Surviving the life of a "High Needs" child & parent.

On The Move & Social Media

After finding out that Habanero’s diagnosis I joined a Facebook group of people who are also challenged by Sensory Processing Disorder. It’s been really great to see some of the questions on the group – believe it or not there are actually over 78,000 members. So posts move pretty quick; some days it’s not much I can relate to and others having me laughing or crying at the relate-ability. Today was one of those days; a mom posted about how she is exhausted that her two and half year old won’t stop moving. He’s a seeker just like the Habanero, and she was writing because she wanted some confirmation that she isn’t crazy to get upset when people say things like “he’s being two” and “he’s all boy”. Since when did being an exhausting, constantly moving… sometimes P.I.T.A become expected because of gender? This really irritates me.

Having a seeking temperament for us too means that our son is constantly moving, constantly getting into something – and always restless. Though many would claim this is pretty typical age appropriate behavior for us it is more extreme. On any given day you will find our child climbing a ladder, ripping the curtain rods out of the wall, drawing all over the house and throwing trash everywhere because he’s looking for stimulation. It is exhausting and particularly more difficult to handle when you are alone and have a second child to look after. I’m pretty sure if I were a stay at home mom I’d go crazy.

I think the average parent gets a good taste of some of what I am talking about when their kids are out of school for the summer, but multiply that. I enjoy spending time with my children but having to constantly stay on guard and one step ahead is really tiresome. Even a simple task like walking through a parking lot into a store or an appointment becomes a chore to keep my child focused enough on the task at hand to complete it. It’s a daily struggle of constant distraction and frequent mood swings.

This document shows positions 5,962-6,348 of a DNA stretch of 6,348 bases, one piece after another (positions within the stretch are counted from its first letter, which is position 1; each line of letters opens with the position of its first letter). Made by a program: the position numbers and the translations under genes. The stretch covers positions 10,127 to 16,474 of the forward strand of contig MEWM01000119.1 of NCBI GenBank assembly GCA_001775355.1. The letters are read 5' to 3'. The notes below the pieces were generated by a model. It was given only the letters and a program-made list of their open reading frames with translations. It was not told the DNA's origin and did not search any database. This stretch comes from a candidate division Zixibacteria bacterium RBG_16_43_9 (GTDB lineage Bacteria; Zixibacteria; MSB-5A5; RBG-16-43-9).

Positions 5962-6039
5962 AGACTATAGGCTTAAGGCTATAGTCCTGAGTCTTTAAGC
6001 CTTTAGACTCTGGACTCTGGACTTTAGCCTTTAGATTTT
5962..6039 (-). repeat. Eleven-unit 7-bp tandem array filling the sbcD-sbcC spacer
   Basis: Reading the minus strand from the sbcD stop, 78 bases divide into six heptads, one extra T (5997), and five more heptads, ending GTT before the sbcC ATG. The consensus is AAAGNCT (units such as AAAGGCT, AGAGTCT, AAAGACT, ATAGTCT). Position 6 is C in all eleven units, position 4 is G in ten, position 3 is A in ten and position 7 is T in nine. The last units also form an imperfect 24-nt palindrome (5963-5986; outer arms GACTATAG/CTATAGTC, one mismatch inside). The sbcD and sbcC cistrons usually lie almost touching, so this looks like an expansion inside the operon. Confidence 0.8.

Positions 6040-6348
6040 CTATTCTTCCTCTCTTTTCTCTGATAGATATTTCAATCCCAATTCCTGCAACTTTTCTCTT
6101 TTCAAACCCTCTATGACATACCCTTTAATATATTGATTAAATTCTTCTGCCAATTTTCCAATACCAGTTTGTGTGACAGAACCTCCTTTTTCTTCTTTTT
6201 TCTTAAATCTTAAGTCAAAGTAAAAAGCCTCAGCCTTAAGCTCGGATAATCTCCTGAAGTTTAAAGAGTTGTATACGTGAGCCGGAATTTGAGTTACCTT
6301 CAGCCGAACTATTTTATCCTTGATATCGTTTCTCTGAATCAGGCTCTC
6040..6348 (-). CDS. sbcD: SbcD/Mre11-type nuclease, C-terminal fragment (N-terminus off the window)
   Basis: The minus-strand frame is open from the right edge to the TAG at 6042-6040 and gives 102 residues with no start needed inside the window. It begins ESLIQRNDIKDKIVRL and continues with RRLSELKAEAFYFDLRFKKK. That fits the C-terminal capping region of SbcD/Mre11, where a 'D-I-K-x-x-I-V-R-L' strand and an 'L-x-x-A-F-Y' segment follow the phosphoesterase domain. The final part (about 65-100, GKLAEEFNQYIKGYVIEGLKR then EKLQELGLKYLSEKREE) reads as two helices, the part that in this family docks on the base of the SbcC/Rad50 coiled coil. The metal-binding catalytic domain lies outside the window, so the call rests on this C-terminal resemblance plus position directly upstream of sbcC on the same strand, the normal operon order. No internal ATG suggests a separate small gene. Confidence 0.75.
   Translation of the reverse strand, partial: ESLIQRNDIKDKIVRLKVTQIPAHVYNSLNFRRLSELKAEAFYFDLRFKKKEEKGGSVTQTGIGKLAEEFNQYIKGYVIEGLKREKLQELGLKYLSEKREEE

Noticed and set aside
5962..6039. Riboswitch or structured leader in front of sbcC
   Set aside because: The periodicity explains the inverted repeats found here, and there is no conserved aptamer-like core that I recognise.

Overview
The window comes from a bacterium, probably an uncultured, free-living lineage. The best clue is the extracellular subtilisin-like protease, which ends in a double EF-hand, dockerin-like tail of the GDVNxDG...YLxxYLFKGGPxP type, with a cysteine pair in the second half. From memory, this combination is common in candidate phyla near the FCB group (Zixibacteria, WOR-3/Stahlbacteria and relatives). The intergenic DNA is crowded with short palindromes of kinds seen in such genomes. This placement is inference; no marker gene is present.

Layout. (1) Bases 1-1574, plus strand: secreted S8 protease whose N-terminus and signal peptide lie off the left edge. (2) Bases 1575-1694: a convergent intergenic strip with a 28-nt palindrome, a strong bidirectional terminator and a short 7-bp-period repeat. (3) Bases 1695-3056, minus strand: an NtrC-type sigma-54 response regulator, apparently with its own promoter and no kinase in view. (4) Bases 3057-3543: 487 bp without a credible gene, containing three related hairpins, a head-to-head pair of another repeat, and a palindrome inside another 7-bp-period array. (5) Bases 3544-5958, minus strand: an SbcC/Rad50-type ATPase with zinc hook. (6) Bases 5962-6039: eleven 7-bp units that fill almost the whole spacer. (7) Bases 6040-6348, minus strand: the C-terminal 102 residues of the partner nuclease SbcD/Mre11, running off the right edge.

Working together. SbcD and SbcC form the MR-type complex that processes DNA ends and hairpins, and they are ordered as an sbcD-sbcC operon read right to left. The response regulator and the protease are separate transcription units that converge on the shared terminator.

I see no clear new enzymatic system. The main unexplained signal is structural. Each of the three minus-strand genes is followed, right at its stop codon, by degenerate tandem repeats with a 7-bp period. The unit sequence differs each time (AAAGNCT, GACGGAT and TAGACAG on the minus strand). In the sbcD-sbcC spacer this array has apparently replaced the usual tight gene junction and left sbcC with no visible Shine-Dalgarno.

Recently I decided to share my son’s diagnosis with my family on social media – after making my first blog post here. I am not quite sure what I was expecting, I guess you could say I wasn’t expecting anything but I wanted to raise awareness for this disorder that seems so overlooked. So I posted an image of brain activity in a person with SPD compared to Autism. So many people have heard of Autism but no one really knows what SPD is when I mention it. I thought it would be a good first post. I got all of 3 responses from my HUGE friends list of 130. 3. That’s it. I get more “oh how cute” when I post pictures of my kids.

I’m not quite sure what to think about the lack of response from my Facebook friends – as they are mostly family members. I would say probably 100 of my 130 are all family because I don’t like to randomly add those that I hardly know. I wasn’t really looking for sympathy or encouragement or even really any understanding. Just a response. Just an acknowledgement that I’m struggling with something out of the norm. I got mostly nothing…

Even questions would have been welcomed. One family member commented on my post. I guess it’s good to know that at least 1 in 130 cares! *SIGH*

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SPD Profile: Seeker

When you are a first time parent you often wonder if you can really be instinctually correct and you tend to write childhood behaviors off as “normal” because well you don’t really have much to compare them to from the perspective of a parent anyways. I’ve had a lot of experience working with kids – and as I may have mentioned in the past I took several Early Childhood Development courses at the local community college toward a certificate.

I can’t say I really learned anything in that program about SPD because it was really never mentioned. I’d heard of Autism because of media attention that it has recently been getting but never SPD. So when the Habanero’s teacher at his pre-school did a “evaluation” of him at about 2 and half I didn’t think much of it. I’ve done every ASQ for the pediatrician and never had any concerns. What were these teachers going to find that was out of the norm? Nothing; I thought my boy is pretty typical.